Timeless truth in a changing world



Pushing the Limit


This weekend I watched the movie Silence. It takes place in 17th-century Japan, when there was heavy persecution of Christians. The story follows two Jesuit priests who are seeking their mentor, who has reportedly committed apostasy and denied the faith. It is an intense movie, and disturbing on many levels. I was drawn into the conflict the characters faced, wondering how I would respond under similar circumstances. Many were strong even in the face of death. But there is one character in particular whose weakness was all too apparent, to the point that I got irritated with him. It was difficult to tell whether he was sincere or not, as he repeated the same mistake over and over. At one point, the priest asks himself, “How can Jesus love such a wretch as this man?”

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In the Presence of the King


This was a matter of life and death. The rule in the royal court was that anyone who approached the king without being summoned was to be put to death. There was but one exception. If the king held out his golden scepter, the person who dared approach him uninvited would live. Queen Esther knew this rule applied even to her, and when she agreed to plead with the king on behalf of the Jews, she knew she could be walking to her own death. Mordecai had tricked King Ahasuerus into signing a death edict for the Jewish people, and Esther knew it was up to her to save them, provided she didn’t get killed first. But she didn’t just run to the throne room. She told Mordecai to gather as many Jews as he could and fast and pray for her for three days before she would dare to approach the king. This was too serious a matter to attempt without proper preparation.

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What a Relief


It is difficult to explain to someone who has never had poison ivy what a relief it is to replace a used gauze bandage with a clean one. Poison ivy is rather a disgusting thing to have. A bad breakout is sort of what I imagine leprosy to look like. It blisters and oozes and makes your skin look like it was burned in acid. And as such, it needs to be covered with gauze to catch those oozing blisters. But you can’t just cover it once and be done with it. It’s important to change the dressing frequently and keep the area as clean as possible to optimize healing. I’m getting over a bout of poison oak myself, and during the worst of it, I had to put on a new gauze covering every morning when I woke up. The old one I had slept with overnight was dirty and crusty and sometimes even oozed through, but once I had a fresh, clean bandage on, I felt immediately better. Yes, I would eventually have to replace that one too, but for the time being, I had relief. In short, I felt clean.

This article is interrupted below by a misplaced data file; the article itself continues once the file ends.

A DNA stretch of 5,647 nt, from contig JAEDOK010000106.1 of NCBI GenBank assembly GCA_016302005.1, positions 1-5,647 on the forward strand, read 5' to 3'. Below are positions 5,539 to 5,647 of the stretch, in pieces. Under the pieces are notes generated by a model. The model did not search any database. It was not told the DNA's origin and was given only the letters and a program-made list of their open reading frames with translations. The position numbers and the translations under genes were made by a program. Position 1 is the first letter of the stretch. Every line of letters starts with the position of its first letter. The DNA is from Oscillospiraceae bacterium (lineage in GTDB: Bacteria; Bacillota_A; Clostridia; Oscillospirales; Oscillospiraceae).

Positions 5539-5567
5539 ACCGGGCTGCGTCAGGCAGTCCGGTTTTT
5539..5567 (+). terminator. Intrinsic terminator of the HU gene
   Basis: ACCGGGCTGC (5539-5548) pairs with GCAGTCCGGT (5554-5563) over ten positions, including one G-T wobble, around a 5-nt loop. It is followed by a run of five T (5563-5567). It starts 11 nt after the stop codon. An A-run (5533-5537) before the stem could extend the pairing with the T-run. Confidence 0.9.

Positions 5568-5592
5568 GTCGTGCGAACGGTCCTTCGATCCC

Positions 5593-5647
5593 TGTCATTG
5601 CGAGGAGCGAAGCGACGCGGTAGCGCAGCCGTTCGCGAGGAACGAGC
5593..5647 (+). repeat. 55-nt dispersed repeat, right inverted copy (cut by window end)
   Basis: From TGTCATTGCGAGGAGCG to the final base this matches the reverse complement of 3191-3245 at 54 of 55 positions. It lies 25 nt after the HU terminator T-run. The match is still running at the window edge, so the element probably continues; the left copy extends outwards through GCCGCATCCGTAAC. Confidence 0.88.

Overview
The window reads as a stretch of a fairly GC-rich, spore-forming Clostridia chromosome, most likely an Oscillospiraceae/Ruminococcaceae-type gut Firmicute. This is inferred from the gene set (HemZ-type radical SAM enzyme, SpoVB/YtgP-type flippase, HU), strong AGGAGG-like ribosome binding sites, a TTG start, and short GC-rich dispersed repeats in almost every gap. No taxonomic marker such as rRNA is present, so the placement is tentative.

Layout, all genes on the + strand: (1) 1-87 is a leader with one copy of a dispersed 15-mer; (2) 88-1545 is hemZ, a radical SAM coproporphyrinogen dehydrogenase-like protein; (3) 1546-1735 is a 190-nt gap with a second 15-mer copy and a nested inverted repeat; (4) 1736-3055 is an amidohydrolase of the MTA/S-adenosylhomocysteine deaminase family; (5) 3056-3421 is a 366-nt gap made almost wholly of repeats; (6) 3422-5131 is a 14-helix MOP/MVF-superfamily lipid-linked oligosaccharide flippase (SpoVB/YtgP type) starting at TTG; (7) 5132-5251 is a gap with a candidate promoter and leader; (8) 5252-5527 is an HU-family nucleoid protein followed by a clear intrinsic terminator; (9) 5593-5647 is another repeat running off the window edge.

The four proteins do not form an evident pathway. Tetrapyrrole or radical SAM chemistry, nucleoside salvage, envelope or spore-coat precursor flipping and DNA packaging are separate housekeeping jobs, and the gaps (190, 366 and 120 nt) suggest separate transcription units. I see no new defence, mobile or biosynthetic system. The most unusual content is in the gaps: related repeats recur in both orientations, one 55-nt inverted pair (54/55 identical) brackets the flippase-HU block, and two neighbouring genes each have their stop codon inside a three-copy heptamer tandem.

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Cleaning House

My floors are clean right now. I am really proud of this fact, because it’s terribly rare that I can make such a claim. In an unusual bout of ambition over the weekend, I finally pulled out the carpet cleaning machine I borrowed from my mom three weeks ago and cleaned the living room and dining room carpets. I even used the upholstery tool for the couch and recliner for good measure. Then I swept and steam mopped the kitchen floor so we wouldn’t be dragging its dirt onto the clean carpet. It’s a lovely feeling to walk barefoot through the house and feel the squeaky clean kitchen floor and the like-new living room carpet. But I know it won’t last. The kids aren’t awake yet. Once they wake up and daily life begins, there will be milk spilled or Cheerios dropped and crushed, my baby will find a marker and decide the carpet needs a little more color, and the kids will rush in with muddy shoes to tell me it’s raining. Sigh. It’s almost a lost cause. So why even bother?

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Life Lessons from a Child

Over the holiday weekend, we were able to spend some time with my parents at their house. We had a nice cookout, played games together outside, and enjoyed good conversations. Sounds lovely, doesn’t it? And it was, except that one of my children decided to throw a pity party after losing a game of badminton. He accused his adult opponent of cheating, started moping around, and made all sorts of “poor me” comments that got old fast. This is far from the first time such a thing has happened. And I’m not gonna lie to you, I wouldn’t mind a Super Nanny at that point to tell me how I should respond. But suffice it to say that when we got in the car to go home I was not pleased. We reprimanded him on the way home and had a fairly stony ride back. Then we got home and everyone went their own separate ways to get away from each other. Some time later, I heard a knock on my door. It was my son coming to apologize. Sweet, right? Yet at the same time, as I’m sure many of you other parents out there can understand, somehow irritating, because I knew this wasn’t the last time this would happen. It seems like we go through this same silly charade over and over again, and it gets to me after a while. Seriously, you’d think by now he would have learned his lesson, right?

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